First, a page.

Counteracting the Effects of Sitting
If you're one of those people that suffer from sciatic pain, it could be from a whole bunch of different reasons. It doesn't necessarily mean that the problem is where the nerve is. It could be just how your body is trying to position itself against the forces of gravity. Whether it is from spraining an ankle, or wrenching a shoulder, or even getting whiplash in a car accident; it's just that the nerves around the lower back, in the lumbar vertebrae and sacrum, the branch of nerves that come out and run down the backside of one hip all the way down your leg known as the sciatic nerve, it could be that is just where the pain is being felt.
Let us try get your whole body to be in better alignment. To open up the space around the low back/sacral area and, in so doing, we might find some relief in that sciatic area. This isn't for every body suffering from sciatica pain. That would be like trying to treat a headache from eating ice cream too fast the same way you might treat a headache from hitting your head into a cabinet. The reason for the headache is going to be different, so you may have to treat it differently. Nonetheless, let's get started.
Lie down upon your back so your knees are bent and at right angles. Keep your feet flat on the floor. Your head is relaxed on the ground. Place a ball (volleyball, basketball, etc.) between the knees. Place your arms out on the floor palms down. Squeeze the ball for one full second with both knees and then relax. Squeeze firmly and then relax. If you are doing it properly, you should begin to feel the muscles of the inner thigh and groin start to do the majority of the work. Really what you are doing is taking the thigh bones and pulling them in at one end while pulling them gently outward at the other end. Creating space on the back side of the pelvis. Perform 10 repetitions to start. Over time build up to 15-25 repetitions. Start with just one set initially, but then over the course of days or weeks build up to two or three sets.
Next, take one ankle and cross it over the opposite knee. From this position, lift the legs up and hold so that the knee is directly above the hip. If this is too restricted, take the foot that is in the air and place it against a chair to provide additional support. The goal is to hold this for a little while until you start to feel the tension become reduced. For most people, it takes about thirty seconds to a minute. After, bring the legs down and switch legs. Perform the same action on the opposite side. What you'll most likely experience is that the side you choose second is often the side that's the most restrictive or the one that you feel much more muscle tension. You may want to support this side a little bit more than the other (at least hold for a bit longer until you feel that muscle relax).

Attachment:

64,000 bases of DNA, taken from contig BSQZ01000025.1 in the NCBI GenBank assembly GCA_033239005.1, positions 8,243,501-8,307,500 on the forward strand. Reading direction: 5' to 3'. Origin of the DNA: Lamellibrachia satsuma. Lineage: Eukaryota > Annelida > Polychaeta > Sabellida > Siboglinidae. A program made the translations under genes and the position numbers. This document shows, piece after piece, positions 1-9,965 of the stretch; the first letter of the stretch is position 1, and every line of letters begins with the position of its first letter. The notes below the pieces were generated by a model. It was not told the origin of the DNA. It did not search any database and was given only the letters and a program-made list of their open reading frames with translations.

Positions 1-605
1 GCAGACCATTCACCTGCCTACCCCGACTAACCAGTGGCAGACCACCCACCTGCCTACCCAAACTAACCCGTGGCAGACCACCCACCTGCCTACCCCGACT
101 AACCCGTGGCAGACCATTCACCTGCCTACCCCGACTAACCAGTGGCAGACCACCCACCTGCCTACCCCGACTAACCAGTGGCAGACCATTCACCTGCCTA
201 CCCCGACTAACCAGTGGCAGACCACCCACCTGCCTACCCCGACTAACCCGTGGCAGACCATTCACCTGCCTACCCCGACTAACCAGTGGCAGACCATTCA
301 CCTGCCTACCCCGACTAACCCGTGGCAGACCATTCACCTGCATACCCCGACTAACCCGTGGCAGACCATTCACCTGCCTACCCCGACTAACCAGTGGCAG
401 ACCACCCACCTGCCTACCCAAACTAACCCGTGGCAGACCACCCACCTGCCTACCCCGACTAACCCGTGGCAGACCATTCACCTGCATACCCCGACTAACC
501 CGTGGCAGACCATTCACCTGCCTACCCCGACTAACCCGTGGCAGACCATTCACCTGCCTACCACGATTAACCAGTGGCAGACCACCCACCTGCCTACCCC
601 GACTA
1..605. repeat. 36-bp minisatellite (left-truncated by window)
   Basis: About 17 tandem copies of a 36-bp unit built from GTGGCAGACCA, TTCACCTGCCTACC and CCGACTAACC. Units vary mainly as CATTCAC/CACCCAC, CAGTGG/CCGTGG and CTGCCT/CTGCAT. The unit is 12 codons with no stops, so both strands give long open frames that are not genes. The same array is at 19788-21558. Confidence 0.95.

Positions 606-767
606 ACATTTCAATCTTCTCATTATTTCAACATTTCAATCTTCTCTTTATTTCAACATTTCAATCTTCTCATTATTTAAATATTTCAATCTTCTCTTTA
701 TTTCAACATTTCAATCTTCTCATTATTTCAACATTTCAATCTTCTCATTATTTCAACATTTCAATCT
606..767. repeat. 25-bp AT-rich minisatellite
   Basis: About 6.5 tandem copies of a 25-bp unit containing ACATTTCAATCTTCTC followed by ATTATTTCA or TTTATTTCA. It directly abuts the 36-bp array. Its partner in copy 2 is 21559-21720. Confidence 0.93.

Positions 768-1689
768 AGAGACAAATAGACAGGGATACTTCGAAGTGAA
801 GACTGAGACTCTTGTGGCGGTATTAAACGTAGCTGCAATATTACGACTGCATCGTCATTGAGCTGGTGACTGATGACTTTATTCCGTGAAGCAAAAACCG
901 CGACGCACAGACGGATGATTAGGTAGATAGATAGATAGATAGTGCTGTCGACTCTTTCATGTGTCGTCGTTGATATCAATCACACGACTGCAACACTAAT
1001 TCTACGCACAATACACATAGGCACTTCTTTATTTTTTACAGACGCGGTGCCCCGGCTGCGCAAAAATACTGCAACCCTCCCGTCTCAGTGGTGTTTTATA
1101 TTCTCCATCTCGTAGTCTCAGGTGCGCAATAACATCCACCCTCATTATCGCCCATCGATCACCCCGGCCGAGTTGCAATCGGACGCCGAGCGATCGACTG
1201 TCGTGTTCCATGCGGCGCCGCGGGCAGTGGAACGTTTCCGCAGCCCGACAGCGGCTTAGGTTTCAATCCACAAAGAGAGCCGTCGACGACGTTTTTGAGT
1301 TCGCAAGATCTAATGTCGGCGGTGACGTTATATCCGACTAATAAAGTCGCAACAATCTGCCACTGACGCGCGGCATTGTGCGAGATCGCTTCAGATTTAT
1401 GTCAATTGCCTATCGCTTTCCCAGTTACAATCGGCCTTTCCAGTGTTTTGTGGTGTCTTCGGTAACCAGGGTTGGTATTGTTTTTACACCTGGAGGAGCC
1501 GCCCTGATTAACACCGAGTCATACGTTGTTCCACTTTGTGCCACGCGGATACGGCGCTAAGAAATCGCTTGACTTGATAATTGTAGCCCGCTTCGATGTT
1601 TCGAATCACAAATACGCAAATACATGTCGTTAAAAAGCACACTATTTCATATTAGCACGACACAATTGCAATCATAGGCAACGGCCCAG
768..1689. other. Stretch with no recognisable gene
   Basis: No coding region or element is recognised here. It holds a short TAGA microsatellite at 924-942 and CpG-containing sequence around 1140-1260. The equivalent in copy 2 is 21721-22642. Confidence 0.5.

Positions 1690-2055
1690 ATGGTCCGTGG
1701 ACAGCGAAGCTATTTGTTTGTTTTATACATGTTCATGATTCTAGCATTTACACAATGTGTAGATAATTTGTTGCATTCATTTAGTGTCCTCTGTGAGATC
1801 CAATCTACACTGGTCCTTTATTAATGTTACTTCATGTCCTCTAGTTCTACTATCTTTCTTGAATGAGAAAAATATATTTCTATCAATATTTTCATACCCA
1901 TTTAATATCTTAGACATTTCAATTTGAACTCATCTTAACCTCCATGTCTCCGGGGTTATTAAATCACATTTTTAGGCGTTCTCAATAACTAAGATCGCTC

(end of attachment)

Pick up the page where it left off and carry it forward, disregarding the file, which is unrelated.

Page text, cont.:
Often people will reach through the legs and they'll pull to achieve a greater stretch sensation. However, they are also pulling their head off the floor and rounding their shoulders. In an effort to do one thing they are sacrificing for the other. By keeping the arms out and the head relaxed you will maintain proper postural alignment. Once the desired time has transpired, and you felt the muscles release, switch legs again.
With the ankle still crossed over the knee, you will be performing a different move next. Pivot from the foot that's on the floor as if it's like a hinge on a door. Slowly lower the leg all the way to the ground so it can relax. The other leg is going to gently press away from the body so it points up toward the ceiling. The arms are still out away from your body and relaxed on the floor. You can turn your head in the opposite direction than the hips are rotated to achieve a full spiral action of the spine. After a little while relaxing in that pose you can rotate up and then perform the same movement on the opposite side.
When getting off the floor you may want to take your time because you have been laying there for a little while doing those three movements. Once up, walk around and see what that feels like. Is there more freedom of movement? What is the sensation going down the hips and for that matter down your legs or wherever you might feel that sciatic referral.
Next, find a stairway or step (some object which is a little off the floor) and another object that you can hold on with both hands (something like a handrail). What really works well is the kitchen sink or countertop. If you're in your office you can open up your office door and hold onto both doorknobs while standing on a phone book. Place the forefeet up on that elevated surface with heels dangling off. Maintain a nice, tall posture so that the head is over the shoulders. Shoulders are over the hips. Hips are over the knees. Knees are over the ankles. If you took a plumb bob from the middle of the skull to the ankles, the string should go through all of the load bearing joints. Allow your body weight to sink deep into the heels and hang out there for a minute or two. With the joints stacked vertically the skeletal system is going to support the weight of the body and muscles, soft tissue, and nerves will not feel compressed. In fact, when you step down and walk around you may feel lighter, taller, and yet more grounded. You will most likely sense a great reduction in that sciatic pain symptom. Remember it is just a symptom. It may not necessarily be where the problem lies.
So if you are in a position where you are feeling sciatic referral, and it's not feeling good, give these four positions a try. I would recommend doing them as often as you can and getting yourself out of the seated environment or positions where you are not moving much. No matter if you are counter staff working at a coffee bar, or an office worker at a desk all day, the body needs to move and not be caged up. Get out and get that body moving. These four moves are great place to start.